than what we can get from reading an article or listening to the radio.
The Dudley Street Neighborhood Initiative in Roxbury, Massachusetts, is an example of a culturallycompetent organization (The President's Initiative on Race, 1999). Under the direction of a communityelected board that reflects the diversity of the community, the organization has been able to create an
inclusive community that promotes equity and social justice for all its residents.
There are four levels to these concepts:
"Cultural knowledge" means that you know about some cultural characteristics, history, values, beliefs, and
behaviors of another ethnic or cultural group.
"Cultural awareness" is the next stage of understanding other groups -- being open to the idea of changing
cultural attitudes.
"Cultural sensitivity" is knowing that differences exist between cultures, but not assigning values to the
differences (better or worse, right or wrong). Clashes on this point can easily occur, especially if a custom or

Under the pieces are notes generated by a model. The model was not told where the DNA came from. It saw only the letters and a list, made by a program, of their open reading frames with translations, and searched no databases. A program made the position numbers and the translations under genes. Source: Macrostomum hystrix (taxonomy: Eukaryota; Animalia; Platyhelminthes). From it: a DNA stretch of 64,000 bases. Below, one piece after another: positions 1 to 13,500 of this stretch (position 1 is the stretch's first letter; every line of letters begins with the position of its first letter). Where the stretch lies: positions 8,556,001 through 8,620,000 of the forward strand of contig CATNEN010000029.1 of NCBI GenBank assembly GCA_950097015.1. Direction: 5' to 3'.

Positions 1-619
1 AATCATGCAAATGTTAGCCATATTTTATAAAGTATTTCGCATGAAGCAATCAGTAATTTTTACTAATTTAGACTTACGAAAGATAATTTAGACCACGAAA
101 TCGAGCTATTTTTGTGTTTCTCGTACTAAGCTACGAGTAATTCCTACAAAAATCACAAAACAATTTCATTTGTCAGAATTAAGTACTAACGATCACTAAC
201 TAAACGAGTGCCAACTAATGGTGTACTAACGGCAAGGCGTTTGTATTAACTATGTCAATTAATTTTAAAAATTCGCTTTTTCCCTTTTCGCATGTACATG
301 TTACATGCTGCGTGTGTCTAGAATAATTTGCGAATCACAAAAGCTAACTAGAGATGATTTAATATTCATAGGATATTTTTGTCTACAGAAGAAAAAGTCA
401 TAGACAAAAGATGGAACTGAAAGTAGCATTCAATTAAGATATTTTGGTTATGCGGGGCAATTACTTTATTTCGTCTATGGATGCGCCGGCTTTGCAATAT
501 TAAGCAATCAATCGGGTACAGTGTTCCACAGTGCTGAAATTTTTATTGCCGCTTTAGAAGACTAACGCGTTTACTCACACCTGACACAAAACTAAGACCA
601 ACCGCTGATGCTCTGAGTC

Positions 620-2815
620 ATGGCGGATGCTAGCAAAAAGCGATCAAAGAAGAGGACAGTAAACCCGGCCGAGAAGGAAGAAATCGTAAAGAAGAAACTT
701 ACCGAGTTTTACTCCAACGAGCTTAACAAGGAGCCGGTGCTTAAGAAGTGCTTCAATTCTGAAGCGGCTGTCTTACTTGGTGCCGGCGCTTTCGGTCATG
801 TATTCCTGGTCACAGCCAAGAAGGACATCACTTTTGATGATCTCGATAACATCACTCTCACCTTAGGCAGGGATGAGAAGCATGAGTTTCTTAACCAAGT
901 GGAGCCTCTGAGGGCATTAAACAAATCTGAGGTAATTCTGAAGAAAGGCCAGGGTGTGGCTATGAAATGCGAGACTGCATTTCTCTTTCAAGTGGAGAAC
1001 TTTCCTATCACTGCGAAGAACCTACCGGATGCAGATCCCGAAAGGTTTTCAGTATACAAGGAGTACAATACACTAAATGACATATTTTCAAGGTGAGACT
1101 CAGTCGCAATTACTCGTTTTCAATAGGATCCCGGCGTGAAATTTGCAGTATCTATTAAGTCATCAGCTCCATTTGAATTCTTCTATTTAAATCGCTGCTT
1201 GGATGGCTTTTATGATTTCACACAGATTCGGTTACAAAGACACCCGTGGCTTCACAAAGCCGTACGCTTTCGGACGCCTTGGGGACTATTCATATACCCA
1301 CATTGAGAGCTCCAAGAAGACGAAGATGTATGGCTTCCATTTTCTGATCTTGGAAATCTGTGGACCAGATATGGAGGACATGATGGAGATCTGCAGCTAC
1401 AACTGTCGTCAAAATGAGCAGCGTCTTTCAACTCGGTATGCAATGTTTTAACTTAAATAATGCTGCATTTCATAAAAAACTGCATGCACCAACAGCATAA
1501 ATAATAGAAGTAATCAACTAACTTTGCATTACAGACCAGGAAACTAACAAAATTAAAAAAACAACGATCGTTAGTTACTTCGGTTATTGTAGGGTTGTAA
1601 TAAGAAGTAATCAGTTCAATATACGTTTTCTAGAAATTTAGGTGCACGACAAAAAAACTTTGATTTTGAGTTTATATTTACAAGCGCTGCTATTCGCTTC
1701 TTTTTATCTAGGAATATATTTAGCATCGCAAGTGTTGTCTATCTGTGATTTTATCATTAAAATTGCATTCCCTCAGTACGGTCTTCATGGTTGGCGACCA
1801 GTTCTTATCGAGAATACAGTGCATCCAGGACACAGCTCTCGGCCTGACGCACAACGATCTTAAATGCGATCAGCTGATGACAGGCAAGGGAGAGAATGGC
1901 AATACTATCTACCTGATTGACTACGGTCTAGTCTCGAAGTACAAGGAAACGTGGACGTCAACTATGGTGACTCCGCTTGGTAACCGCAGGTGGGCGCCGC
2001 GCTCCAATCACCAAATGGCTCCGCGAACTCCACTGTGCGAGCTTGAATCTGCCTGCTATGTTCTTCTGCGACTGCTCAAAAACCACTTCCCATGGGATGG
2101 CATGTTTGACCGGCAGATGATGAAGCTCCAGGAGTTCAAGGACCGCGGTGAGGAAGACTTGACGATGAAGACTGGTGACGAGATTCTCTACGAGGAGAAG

belief in question goes against the idea of multiculturalism. Internal conflict (intrapersonal, interpersonal, and
organizational) is likely to occur at times over this issue. Conflict won't always be easy to manage, but it can
be made easier if everyone is mindful of the organizational goals.
"Cultural competence" brings together the previous stages -- and adds operational effectiveness. A culturally
competent organization has the capacity to bring into its system many different behaviors, attitudes, and
policies and work effectively in cross-cultural settings to produce better outcomes.
Cultural competence is non-threatening because it acknowledges and validates who people are. By focusing
on the organization's culture, it removes the need to place blame and assume guilt. Since becoming
culturally competent focuses on the "how-to" of aligning policies and practices with goals, everyone is
involved in the process. This "inside-out" model relieves the outsiders (or excluded groups) from the
responsibility of doing all the adapting.
A Cultural Competence Model: 5 Essential Principles
1. Valuing diversity
Valuing diversity means accepting and respecting differences between and within cultures. We often
presume that a common culture is shared between members of racial, linguistic, and religious groups, but